Last modified on 10 December 2014, at 23:10

ord

See also: Ord and òrd

EnglishEdit

Etymology 1Edit

Abbreviation [please replace this header]Edit

ord, Ord.

  1. order
  2. (law) ordinance

Etymology 2Edit

From Middle English ord, from Old English ord (point, spear-point, spear, source, beginning, front, vanguard), from Proto-Germanic *uzdaz (point), from Proto-Indo-European *wes- (to stick, prick, pierce, sting) + Proto-Indo-European *dʰe- (to set, place). Cognate with North Frisian od (tip, place, beginning), Dutch oord (place, region), German Ort (location, place, position), Danish od (a point), Swedish udd (a point, prick), Icelandic oddur (tip, point of a weapon, leader). See also odd.

Alternative formsEdit

NounEdit

ord (plural ords)

  1. (now chiefly UK dialectal) A point.
  2. (now chiefly UK dialectal) A point of origin; a beginning.
    • 1897, Frank Cowan, The millionaire:
      "[...] But such is life — hard upon hard from ord to end; and if I had not been made of the best of neat-leather, the longer in water the tougher, I would have melted away with my tears long ago!"
    • 1924, Esmoreit, Adriaan Jacob Barnouw, An ingenious play of Esmoreit: the king's son of Sicily:
      [...] Tell me wholly as it was From ord to end how it did pass When first your father was of me ware.
  3. (now chiefly UK dialectal) A point of land; a promontory.
    • 1900, Cai.:
      When a man came from Sutherland into Caithness over the Ord [of Caithness, in the southern tip of the county], he was called an ord-louper .
  4. (now chiefly UK dialectal) The point or edge of a weapon.
    Saul drew his sword, And ran even upon the ord. — Cursor Mundi.
    And touched him with the spear's ord. — Romance of Sir Otuel.
    • 1814, Henry William Weber, Robert Jamieson, Sir Walter Scott, Illustrations of northern antiquities:
      Hadubraht, the son of Hiltibrant, said, "Gladly gifts should be received; ord (spear's point) against ord.
Derived termsEdit

AnagramsEdit


DanishEdit

Danish Wikipedia has an article on:

Wikipedia da

EtymologyEdit

From Old Norse orð, from Proto-Germanic *wurdą, from Proto-Indo-European *werdʰo- (word).

PronunciationEdit

NounEdit

ord n (singular definite ordet, plural indefinite ord)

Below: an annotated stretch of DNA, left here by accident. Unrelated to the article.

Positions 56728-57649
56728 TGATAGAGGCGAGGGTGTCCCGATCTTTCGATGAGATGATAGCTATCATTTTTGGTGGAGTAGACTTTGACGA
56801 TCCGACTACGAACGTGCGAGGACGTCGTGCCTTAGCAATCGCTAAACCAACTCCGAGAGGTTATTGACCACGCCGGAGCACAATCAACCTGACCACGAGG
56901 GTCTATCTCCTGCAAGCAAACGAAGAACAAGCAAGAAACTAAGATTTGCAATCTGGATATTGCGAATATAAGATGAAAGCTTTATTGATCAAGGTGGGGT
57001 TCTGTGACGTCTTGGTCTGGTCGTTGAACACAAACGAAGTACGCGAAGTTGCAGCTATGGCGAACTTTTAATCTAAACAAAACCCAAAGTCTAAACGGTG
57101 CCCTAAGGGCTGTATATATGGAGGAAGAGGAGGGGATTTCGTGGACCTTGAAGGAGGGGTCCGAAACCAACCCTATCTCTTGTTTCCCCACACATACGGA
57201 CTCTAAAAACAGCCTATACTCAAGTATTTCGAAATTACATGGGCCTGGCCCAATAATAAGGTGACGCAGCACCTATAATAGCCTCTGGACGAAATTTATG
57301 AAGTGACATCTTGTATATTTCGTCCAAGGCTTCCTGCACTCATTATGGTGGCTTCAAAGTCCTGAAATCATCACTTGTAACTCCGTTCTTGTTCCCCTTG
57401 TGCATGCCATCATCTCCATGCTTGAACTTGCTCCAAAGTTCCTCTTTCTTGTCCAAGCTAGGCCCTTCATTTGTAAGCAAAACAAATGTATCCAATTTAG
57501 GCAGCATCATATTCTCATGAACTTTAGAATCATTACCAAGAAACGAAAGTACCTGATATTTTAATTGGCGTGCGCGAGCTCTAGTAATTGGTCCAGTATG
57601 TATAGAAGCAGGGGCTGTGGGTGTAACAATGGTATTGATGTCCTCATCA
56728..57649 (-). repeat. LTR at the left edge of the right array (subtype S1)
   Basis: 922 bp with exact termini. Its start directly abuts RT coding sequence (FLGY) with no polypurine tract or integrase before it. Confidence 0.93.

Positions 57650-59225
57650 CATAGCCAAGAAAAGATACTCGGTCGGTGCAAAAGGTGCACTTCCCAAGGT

1. A word.

Derived termsEdit

InflectionEdit


IrishEdit

Etymology 1Edit

From Old Irish ord, ordd.

NounEdit

ord m (genitive oird, nominative plural oird)

  1. sledgehammer
DeclensionEdit

Etymology 2Edit

From Old Irish ord, ordd, from Latin ōrdō.

NounEdit

ord m (genitive oird, nominative plural oird)

  1. (religion, agriculture, etc.) order
  2. sequence, arrangement
  3. (literary) ordered manner, rule
  4. (literary) function
  5. (ecclesiastical) prescribed form of service
DeclensionEdit
Derived termsEdit

MutationEdit

Irish mutation
Radical Eclipsis with h-prothesis with t-prothesis
ord n-ord hord t-ord
Note: Some of these forms may be hypothetical. Not every
possible mutated form of every word actually occurs.

Middle EnglishEdit

Alternative formsEdit

EtymologyEdit

From Old English ord. Akin to Old Frisian ord "place, point", Old Saxon ord "point", Old High German ort "point, beginning", Old Norse oddr "point of a weapon". More at odd

NounEdit

ord

  1. a point
  2. the point of a weapon
  3. a point of origin, beginning

DescendantsEdit


NorwegianEdit

EtymologyEdit

From Old Norse orð, from Proto-Germanic *wurdą, from Proto-Indo-European *werdʰo- (word). Cognates include Danish ord, Swedish ord, German Wort, and English word.

PronunciationEdit

NounEdit

ord n

  1. word (a distinct unit of language with a particular meaning)
    Jeg forstår ikke dette ordet.
    I can’t understand this word.
  2. word (something promised)
    Jeg gir deg mitt ord på at jeg skal være der i tide.
    I give you my word that I will be there on time.
  3. word (a discussion)
    Kunne vi få et ord med deg?
    Could we have a word with you?
  4. reputation
    Han har godt ord på seg.
    He has a good reputation.
  5. (definite singular only) a permission to speak
    Jeg overlater ordet til min kollega.
    I’ll let my colleague speak.

InflectionEdit

Derived termsEdit


Old EnglishEdit

EtymologyEdit

Proto-Germanic *uzdaz, from Proto-Indo-European *wes- (stab). Cognates with Middle Dutch ort (Dutch oord), Old High German ort (German Ort), Old Norse oddr (Icelandic oddur, Swedish udd, Danish od).

PronunciationEdit

NounEdit

ord m

  1. point (especially of a weapon)
  2. point of origin, beginning
  3. front; vanguard, chief

DeclensionEdit

Derived termsEdit


RomanschEdit

EtymologyEdit

From Latin foras de

AdverbEdit

ord

  1. outside

SwedishEdit

EtymologyEdit

From Old Norse orð, from Proto-Germanic *wurdą, from Proto-Indo-European *werdʰo- (word).

PronunciationEdit

NounEdit

ord n (plural ord, definite singular ordet, definite plural orden)

  1. (linguistics) word; A distinct unit of language (sounds in speech or written letters) with a particular meaning, composed of one or more morphemes, and also of one or more phonemes that determine its sound pattern.
  2. Something promised.
  3. (computing) A numerical value with a bit width native to the machine.

DeclensionEdit

Derived termsEdit